01/30/2012 01:41 pm ET Updated Mar 31, 2012

Cracked Sidewalks

There are two truths to growing up and living in Chicago. The first truth was given to me, that being that Chicago is a very diverse city. I do not argue with this fact because I see it in the variety of neighborhoods that we have and the people that populate them. The second truth is that Chicago is a very segregated city. This truth I have lived, and although it is refuted by some as a dying issue, I continue to witness the vitality of segregation in my commute and interactions with others.

I grew up in a small neighborhood on the northwest side of Chicago called Hermosa. Hermosa is Spanish for beautiful. While I have come to love the neighborhood I grew up in -- a place my parents still call home -- I remember thinking Hermosa was quite the opposite of beautiful in my teens. Although any and possibly every street in Chicago is littered and aged through both use and misuse, the flaws of my neighborhood were presented to me as a teenager through one of my first overt encounters with race and class.

I went to a high school where I was a racial and economic minority, a familiar story for many I'm sure. To some extent my high school did provide a sense of diversity, given the fact that my elementary school primarily consisted of Latinos, few African Americans and some Polish Americans. By attending a high school outside of my community I was able to meet and befriend relatively wealthy people of different white and Asian ethnic groups that you would be pressed to find in Hermosa. The downside of these new encounters as a racial "other" is that I was charged with the duty to "educate" my friends and classmates on Latinos and what they thought was our homogenous culture while simultaneously defending Latinos and my culture from stereotypes generated through years of racism and ignorance. When I think back on my identity politics at the age of 14 I cringe. How can an angsty, then self-proclaimed nonconformist band geek battle with hormones, ace classes and carefully ponder over the nexus of race and class? This balance between self-expression, expectations and racial and economic consciousness is something that many young people and Chicagoans of various marginalized groups have to grapple with in their daily lives. Needless to say, as a 14-year-old I could not carefully balance self-expression, expectations and consciousness and chose to sacrifice racial and economic consciousness rather than to integrate it as part of my self expression.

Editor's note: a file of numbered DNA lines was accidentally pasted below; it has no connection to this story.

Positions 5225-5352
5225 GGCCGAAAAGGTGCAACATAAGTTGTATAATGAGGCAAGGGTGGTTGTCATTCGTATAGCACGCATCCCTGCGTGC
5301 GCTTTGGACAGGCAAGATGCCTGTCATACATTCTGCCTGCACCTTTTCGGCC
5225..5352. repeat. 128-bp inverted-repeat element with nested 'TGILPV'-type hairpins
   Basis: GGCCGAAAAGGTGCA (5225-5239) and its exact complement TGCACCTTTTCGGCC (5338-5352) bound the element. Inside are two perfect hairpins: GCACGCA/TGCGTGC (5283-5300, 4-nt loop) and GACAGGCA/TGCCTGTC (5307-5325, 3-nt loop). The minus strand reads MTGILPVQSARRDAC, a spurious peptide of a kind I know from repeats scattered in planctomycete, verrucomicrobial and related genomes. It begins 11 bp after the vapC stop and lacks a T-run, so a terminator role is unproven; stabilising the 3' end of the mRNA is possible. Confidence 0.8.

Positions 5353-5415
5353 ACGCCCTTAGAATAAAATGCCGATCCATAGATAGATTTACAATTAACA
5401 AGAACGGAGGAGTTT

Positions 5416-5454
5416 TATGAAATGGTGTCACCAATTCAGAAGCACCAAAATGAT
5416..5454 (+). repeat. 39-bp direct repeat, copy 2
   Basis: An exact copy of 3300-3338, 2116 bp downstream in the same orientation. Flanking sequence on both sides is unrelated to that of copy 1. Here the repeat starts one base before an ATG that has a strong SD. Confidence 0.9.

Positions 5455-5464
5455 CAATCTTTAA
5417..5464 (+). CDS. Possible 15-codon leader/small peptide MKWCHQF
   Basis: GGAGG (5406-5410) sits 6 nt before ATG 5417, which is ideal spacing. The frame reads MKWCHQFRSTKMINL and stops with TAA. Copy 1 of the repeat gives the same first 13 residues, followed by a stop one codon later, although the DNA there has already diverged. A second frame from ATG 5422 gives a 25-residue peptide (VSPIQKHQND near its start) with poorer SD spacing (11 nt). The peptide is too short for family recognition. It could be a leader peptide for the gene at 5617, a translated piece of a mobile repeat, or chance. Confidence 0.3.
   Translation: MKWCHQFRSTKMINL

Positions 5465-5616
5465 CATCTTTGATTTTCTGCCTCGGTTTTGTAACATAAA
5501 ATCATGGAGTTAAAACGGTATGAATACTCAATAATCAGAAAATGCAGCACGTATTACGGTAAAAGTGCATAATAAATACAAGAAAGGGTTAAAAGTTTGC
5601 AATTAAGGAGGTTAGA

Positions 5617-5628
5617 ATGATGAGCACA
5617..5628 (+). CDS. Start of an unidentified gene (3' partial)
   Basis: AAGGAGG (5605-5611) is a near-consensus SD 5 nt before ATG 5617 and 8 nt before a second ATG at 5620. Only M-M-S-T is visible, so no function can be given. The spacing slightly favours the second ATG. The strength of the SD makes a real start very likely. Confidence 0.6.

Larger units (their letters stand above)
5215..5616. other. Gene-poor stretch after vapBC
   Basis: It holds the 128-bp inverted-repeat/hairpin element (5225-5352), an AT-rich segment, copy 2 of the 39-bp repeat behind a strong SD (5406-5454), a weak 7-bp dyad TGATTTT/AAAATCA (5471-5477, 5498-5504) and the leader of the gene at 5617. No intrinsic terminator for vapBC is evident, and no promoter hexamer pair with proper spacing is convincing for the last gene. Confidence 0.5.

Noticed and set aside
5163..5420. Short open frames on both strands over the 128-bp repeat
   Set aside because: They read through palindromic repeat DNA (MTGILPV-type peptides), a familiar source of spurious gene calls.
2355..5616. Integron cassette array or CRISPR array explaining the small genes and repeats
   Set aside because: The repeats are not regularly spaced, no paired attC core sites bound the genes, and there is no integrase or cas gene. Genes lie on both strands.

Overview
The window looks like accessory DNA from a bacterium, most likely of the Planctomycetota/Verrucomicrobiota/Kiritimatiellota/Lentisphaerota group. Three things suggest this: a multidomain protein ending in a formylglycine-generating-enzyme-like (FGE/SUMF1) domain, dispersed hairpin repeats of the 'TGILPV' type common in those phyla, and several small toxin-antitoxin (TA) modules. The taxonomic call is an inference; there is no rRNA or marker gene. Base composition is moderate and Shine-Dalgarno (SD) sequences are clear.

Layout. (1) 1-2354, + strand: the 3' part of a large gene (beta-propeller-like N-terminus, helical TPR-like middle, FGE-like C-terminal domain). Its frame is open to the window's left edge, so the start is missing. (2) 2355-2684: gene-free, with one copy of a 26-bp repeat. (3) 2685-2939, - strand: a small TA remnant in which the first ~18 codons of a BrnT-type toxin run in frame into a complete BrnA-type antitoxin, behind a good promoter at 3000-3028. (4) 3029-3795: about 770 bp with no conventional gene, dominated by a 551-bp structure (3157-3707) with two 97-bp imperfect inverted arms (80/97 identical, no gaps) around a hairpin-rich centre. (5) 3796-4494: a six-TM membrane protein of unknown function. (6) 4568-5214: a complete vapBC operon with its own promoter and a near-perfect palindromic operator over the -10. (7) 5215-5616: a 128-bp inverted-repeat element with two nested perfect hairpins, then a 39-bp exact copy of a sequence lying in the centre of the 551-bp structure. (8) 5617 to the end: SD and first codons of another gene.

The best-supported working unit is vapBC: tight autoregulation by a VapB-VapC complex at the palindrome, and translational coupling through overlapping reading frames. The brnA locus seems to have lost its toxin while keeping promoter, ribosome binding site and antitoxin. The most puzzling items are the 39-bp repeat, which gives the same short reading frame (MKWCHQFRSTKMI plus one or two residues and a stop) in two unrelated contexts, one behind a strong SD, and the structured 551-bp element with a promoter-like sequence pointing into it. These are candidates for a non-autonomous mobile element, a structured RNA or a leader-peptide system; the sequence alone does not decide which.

For a very short while I was able to get by without fully giving any credence to race and class -- which is really central to who I am now and how the geography of our city is shaped. However, every time I would return from school to my home in Hermosa I was unable to conceal it. The connection between race and class is reflected in our neighborhoods, it brings to light the businesses in our communities or lack thereof, it drapes our streets with visual indicators of lavishness or thrift and it normalizes the idea of segregation through its pervasiveness in our city. Although I wanted to present myself to others as an individual, Hermosa did not allow me to communicate to my friends who I was but rather what I am in the eyes of privileged children. I can clearly remember one of the first remarks about my neighborhood being "ghetto" and that therefore I am "ghetto," Mexican and therefore I must be an immigrant (both of which I am not), unsafe and thus I was not to be trusted. The negative impact that Hermosa had on my classmates during a first visit was so strong that most would refuse to hang out with me in my neighborhoods again despite the fact that under my parent's tight supervision it was always safe.

As a freshman in high school, I felt as though where I lived destroyed any chances of acceptance and individuality in my new environment yet it was precisely exposing where I lived that made any true form of acceptance possible. What is pure acceptance other than the recognition of someone or something different and the admission of that difference? I would like to say that the minute my 'friends' insulted me and where I came from that I immediately spoke up for myself and my community, but the truth is that I didn't. It took some time for me to get comfortable with who I was and how others perceive me. Now when I revisit Hermosa I don't notice the dingy houses or cracked pavement, I see the families that have come and gone and the neighborhood that has helped shape me and awaken my racial and economic consciousness.